Following the American Civil War Sesquicentennial with day by day writings of the time, currently 1863.

Post image for Camp activities.–Diary of Josiah Marshall Favill.

Camp activities.–Diary of Josiah Marshall Favill.

March 10, 2014

Diary of a Young Officer–Josiah Marshall Favill (57th New York Infantry)

The following appeared in our “Camp Journal” some time after the great ball:

“The appearance of this charming and accomplished author and lecturer (Grace Greenwood) before our lecture association last week and her entire visit to the corps is a source of pride and pleasure alike to all of us. The entire winter has been very gay and spirited in its numerous festivities in the gallant old corps; and it was certainly an appropriate finale to them that this cultivated and accomplished lady should come from the refinement of her quiet home to the very outskirts of the rebel army and lay the rich treasures of her loyal, womanly heart and fertile mind at the feet of the men, who have come from their far Northern homes, to plant the dear old flag once more upon the mountain tops and domes, where it was ruthlessly torn by traitors’ hands. We shall not soon forget her earnest, burning words in behalf of justice, liberty, and law, nor cease to feel their inspiration, as night after night they gave some new charm to the holiness and majesty of our great cause. Our only regret is that we have not the room at this late hour to give a synopsis of her eloquent lecture before the officers of the corps, and that the exigencies of the service were such that she could not have spoken to every corps in the army.

“During her stay, Mrs. Lippencott has been the guest of General Caldwell and staff and has received many attentions at the hands of our most distinguished officers.”

The enemy has had the good taste not to disturb the festivities by any ill timed demonstrations on the approach of a party of ladies and their attendants; they have frequently saluted them and have always refrained from firing or other disagreeable attentions. The picket lines, in fact, fraternize very agreeably, and unless closely watched get to be unduly familiar, that is, for the safety and good of the army.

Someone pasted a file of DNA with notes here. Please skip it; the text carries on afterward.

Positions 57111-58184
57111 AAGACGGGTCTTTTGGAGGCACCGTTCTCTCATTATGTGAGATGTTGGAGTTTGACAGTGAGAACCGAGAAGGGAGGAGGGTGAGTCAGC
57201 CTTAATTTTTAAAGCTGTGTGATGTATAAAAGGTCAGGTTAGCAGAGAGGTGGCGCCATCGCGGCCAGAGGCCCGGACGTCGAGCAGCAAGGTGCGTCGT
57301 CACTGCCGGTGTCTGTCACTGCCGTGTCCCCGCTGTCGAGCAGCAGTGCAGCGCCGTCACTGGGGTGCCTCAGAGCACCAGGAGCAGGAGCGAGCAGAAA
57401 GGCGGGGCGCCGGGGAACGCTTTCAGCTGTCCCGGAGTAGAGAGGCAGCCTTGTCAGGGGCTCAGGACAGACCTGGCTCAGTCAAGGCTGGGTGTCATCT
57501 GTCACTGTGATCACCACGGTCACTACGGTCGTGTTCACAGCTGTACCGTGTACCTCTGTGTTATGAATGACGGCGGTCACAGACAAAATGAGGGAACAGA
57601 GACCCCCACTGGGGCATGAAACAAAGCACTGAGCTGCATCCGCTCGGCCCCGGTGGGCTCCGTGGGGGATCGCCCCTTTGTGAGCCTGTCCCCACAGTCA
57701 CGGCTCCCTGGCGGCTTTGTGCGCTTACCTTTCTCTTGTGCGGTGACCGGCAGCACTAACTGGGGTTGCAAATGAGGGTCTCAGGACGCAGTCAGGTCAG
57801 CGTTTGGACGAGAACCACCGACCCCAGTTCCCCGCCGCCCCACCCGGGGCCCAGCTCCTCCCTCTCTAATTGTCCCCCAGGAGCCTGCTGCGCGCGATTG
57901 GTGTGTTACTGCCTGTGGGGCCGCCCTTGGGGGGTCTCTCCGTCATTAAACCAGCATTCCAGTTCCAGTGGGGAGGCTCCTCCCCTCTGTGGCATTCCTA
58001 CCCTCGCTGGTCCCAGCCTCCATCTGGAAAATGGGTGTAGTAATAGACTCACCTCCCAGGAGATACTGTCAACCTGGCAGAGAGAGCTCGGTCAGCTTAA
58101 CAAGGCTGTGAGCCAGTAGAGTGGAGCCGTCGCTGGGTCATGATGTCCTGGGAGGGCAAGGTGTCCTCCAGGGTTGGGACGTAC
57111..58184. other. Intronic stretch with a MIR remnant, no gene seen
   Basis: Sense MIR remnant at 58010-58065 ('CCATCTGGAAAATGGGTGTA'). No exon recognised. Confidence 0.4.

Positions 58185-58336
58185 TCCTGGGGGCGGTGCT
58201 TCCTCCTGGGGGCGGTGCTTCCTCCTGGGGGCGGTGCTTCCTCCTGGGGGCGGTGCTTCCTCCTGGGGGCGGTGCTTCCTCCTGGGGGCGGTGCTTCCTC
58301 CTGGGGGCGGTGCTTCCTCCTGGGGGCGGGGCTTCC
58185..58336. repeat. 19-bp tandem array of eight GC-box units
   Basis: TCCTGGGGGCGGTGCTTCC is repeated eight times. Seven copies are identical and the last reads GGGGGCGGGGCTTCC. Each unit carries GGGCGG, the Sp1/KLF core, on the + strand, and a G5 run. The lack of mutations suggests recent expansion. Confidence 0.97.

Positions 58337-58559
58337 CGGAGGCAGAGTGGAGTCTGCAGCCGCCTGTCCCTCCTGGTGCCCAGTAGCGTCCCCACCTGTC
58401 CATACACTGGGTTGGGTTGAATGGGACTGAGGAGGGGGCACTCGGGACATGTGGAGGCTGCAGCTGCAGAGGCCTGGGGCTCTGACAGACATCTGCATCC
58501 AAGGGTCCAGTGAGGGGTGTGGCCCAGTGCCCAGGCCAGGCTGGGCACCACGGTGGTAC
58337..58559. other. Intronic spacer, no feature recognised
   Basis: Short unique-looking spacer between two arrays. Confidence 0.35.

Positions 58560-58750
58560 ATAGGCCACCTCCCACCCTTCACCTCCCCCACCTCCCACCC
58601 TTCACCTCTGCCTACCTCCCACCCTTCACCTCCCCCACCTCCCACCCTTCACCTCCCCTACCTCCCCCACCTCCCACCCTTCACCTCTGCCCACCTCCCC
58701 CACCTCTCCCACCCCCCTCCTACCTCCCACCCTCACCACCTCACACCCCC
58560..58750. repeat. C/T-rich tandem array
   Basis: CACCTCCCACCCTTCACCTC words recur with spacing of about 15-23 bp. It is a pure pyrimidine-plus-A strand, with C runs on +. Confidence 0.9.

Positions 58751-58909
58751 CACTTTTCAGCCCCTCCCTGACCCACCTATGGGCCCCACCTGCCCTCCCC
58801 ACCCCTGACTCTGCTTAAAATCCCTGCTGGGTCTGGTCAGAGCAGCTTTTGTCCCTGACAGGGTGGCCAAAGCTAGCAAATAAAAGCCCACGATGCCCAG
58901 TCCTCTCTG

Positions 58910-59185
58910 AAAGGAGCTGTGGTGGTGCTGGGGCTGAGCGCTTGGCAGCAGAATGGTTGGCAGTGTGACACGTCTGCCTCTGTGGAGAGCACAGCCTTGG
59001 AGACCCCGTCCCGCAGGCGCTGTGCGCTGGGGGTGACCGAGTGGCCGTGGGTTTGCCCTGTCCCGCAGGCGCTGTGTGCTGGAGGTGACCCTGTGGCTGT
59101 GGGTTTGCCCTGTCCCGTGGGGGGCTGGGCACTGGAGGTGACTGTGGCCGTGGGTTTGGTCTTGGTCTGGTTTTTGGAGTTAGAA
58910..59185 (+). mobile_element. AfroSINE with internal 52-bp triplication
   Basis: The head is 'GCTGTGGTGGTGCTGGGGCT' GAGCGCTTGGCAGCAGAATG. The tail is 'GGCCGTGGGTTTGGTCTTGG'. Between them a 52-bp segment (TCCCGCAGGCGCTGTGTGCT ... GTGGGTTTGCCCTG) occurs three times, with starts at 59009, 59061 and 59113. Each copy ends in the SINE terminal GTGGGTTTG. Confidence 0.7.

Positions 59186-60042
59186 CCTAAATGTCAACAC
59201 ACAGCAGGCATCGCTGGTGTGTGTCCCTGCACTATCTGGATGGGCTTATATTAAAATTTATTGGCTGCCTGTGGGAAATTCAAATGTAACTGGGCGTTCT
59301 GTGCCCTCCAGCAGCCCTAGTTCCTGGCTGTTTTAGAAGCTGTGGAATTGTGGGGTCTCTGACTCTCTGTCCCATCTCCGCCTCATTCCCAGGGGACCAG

Horse races, in many of which I ride, hurdle races, division and brigade drills occupy our daily life, which runs as smoothly as could be desired. The army is, of course, bountifully supplied and clothed and is fast filling up again to its normal standard.

By dint of steady and indefatigable work we have managed to empty the guard house, straighten out the muster rolls, relieve the oppressed and punish the guilty.

The Irish brigade was for a time in a most chaotic state; nearly every other officer and man had charges preferred against him, thereby stopping their pay and taking them off the roster for duty; by assiduous labor we have gone through the entire command, dismissing the charges in most cases as frivolous and unworthy of attention.

The ladies remained at our headquarters their allotted time, and then took leave with great reluctance. They were escorted to the train by the entire body of officers, who wished to show their appreciation of their great kindness. Several officers’ wives and daughters remained, and Miss Hamlin is still a visitor at our quarters and promises to remain in the army for some time to come.

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